You can share Company information marked as Uncontrolled. However, if the documents you are going to share are identified as HTA proprietary or more sensitive then you should only share in accordance with the IT Information Classification and Handling Policy. If the documents contain customer or business partner information, you must check our obligations under the customer’s contract or applicable non-disclosure agreement to see if you can share the information.

Q. I am briefing a group of suppliers on a product which is export controlled but I do not know whether or not there are licenses in place to let me do so. What should I do?
You should only share information controlled by export regulations when you know there are authorizations in place to allow you to do so. You should contact the Director of Corporate and Strategy or IT Manager immediately and should not share or brief any information until it is clear that any necessary export license authorizations are in place.

Q. I am traveling by train to a meeting. Is it OK for me to join a conference call on a business project update?
You can listen to the conversation but should not join the discussion if others can overhear you. It is important to be careful when taking calls in public spaces.

Additional Information

IT Security and Acceptable Use Policy
IT Information Classification and Handling Policy

Who to Consult

Director of Corporate and Strategy
IT Manager


Conflicts of interest



We will declare and seek direction on any issues that may potentially conflict with our responsibilities to the Company.

Definition and Description

Conflicts of interest are situations in which competing interests may impair our ability to make objective and unbiased business decisions on behalf of the Company.

When a conflict of interest (or even the perception of one) arises it can cast doubt on our integrity and could damage the Company’s reputation. These situations can take many forms, including managing or making the decision to hire a close friend or family member, having a second job, holding financial interests in suppliers or competitors. We may serve on the boards of community, government, educational, civic or other non-profit organizations, but only if our participation does not interfere with our duties as an employee. Not all personal interests, relationships, influences or activities automatically create a conflict of interest. Employees should exercise good judgement, taking into account all relevant factors. Potential conflicts of interest should be avoided or carefully managed. In all cases potential or actual conflicts should be declared to the Ethics Officer as soon as you become aware of it. The issue will be discussed in a straightforward manner and addressed as soon as practically possible. Actual conflicts of interest will be recorded and, if the conflict cannot be removed, remedial steps will be put in place.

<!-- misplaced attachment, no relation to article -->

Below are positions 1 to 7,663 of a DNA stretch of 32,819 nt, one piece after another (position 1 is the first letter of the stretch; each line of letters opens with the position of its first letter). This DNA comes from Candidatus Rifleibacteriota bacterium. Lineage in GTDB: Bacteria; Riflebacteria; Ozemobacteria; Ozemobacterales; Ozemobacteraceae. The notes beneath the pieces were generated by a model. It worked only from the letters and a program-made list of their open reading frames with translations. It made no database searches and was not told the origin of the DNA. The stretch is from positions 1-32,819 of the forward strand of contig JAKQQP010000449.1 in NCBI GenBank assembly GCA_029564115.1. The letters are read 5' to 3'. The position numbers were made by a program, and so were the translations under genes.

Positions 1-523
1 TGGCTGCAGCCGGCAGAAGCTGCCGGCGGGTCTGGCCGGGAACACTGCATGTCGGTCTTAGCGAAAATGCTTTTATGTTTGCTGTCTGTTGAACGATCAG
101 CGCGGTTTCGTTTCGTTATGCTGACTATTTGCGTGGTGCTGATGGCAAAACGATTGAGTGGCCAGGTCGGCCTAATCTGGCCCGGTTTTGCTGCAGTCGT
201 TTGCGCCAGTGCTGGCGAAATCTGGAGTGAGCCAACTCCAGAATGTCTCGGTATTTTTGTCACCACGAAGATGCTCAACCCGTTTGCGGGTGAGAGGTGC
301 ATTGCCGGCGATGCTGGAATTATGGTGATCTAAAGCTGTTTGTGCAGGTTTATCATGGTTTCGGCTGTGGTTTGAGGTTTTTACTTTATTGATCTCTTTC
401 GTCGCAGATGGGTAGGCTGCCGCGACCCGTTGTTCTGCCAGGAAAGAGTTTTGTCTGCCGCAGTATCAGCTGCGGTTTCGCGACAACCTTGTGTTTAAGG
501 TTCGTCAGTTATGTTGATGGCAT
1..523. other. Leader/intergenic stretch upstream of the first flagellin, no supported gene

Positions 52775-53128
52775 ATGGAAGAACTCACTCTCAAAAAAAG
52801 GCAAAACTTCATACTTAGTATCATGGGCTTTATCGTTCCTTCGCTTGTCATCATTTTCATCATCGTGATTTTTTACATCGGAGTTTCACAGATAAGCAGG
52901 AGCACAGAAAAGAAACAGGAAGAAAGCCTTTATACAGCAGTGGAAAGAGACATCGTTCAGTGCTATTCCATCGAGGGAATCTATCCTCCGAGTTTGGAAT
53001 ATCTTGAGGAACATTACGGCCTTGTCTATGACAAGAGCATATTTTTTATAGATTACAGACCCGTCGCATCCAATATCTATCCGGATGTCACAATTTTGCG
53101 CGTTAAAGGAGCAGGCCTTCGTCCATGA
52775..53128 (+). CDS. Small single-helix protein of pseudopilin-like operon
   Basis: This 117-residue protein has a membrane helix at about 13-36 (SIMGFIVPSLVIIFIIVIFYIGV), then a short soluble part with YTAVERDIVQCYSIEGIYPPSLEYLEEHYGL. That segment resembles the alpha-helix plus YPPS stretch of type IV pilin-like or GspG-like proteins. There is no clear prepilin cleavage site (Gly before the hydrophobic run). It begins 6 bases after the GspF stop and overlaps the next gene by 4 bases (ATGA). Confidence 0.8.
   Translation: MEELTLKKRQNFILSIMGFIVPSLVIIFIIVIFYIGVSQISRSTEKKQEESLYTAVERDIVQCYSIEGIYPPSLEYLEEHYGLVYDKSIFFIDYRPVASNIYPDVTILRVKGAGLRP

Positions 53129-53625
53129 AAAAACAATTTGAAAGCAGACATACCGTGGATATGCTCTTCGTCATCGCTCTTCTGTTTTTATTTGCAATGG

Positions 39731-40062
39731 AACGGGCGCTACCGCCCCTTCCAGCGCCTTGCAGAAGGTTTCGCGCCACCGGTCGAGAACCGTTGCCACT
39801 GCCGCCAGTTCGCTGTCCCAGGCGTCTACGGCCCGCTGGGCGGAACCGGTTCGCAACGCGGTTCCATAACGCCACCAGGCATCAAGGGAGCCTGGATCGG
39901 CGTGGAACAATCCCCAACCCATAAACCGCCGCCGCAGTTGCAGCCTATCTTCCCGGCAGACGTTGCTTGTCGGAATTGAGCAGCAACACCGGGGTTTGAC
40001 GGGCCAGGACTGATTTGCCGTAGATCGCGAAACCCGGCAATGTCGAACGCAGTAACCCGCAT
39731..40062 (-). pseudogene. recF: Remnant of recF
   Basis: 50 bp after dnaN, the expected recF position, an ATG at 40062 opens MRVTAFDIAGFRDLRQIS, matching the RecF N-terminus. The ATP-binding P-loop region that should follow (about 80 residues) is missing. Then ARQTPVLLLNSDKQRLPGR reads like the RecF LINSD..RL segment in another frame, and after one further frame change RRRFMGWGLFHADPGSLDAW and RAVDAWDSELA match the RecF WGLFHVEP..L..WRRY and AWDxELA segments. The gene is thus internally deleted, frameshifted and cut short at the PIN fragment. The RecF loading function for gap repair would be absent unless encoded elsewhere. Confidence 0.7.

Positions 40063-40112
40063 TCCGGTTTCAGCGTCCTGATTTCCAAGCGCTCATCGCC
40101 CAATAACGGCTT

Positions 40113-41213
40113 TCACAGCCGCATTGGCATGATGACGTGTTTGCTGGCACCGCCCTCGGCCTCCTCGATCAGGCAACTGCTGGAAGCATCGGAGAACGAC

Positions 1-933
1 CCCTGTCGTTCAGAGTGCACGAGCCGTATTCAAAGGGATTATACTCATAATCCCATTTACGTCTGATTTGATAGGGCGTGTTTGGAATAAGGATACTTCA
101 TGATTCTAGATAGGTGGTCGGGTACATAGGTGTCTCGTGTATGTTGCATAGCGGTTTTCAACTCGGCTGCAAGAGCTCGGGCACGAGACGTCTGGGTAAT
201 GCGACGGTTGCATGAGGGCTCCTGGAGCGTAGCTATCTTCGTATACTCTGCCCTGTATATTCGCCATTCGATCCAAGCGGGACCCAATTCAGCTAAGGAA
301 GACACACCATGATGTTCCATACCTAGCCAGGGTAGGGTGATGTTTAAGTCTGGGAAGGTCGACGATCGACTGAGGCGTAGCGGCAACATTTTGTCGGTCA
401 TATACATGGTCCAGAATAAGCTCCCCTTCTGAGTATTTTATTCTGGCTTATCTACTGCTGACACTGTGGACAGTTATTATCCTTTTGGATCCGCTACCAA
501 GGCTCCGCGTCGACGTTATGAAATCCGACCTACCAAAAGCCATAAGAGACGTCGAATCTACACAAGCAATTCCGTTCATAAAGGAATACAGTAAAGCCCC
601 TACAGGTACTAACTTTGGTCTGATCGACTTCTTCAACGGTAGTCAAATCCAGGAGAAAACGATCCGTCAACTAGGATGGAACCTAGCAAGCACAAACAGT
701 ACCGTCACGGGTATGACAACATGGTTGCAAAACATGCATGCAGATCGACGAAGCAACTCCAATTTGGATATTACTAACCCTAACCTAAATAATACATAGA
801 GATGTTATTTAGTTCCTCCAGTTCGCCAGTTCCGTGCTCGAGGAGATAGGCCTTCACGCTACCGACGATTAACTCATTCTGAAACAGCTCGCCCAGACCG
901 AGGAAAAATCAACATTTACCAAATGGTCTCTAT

Who to Consult

Ethics Officer


Bidding and Contract Negotiation



We will always behave ethically when competing for customers’ business and when engaging with customers, customer authorities, suppliers or offset and industrialization partners.

Note: The Directors and Branch Managers are the personnel authorized to bid and negotiate contracts.

Definition and Description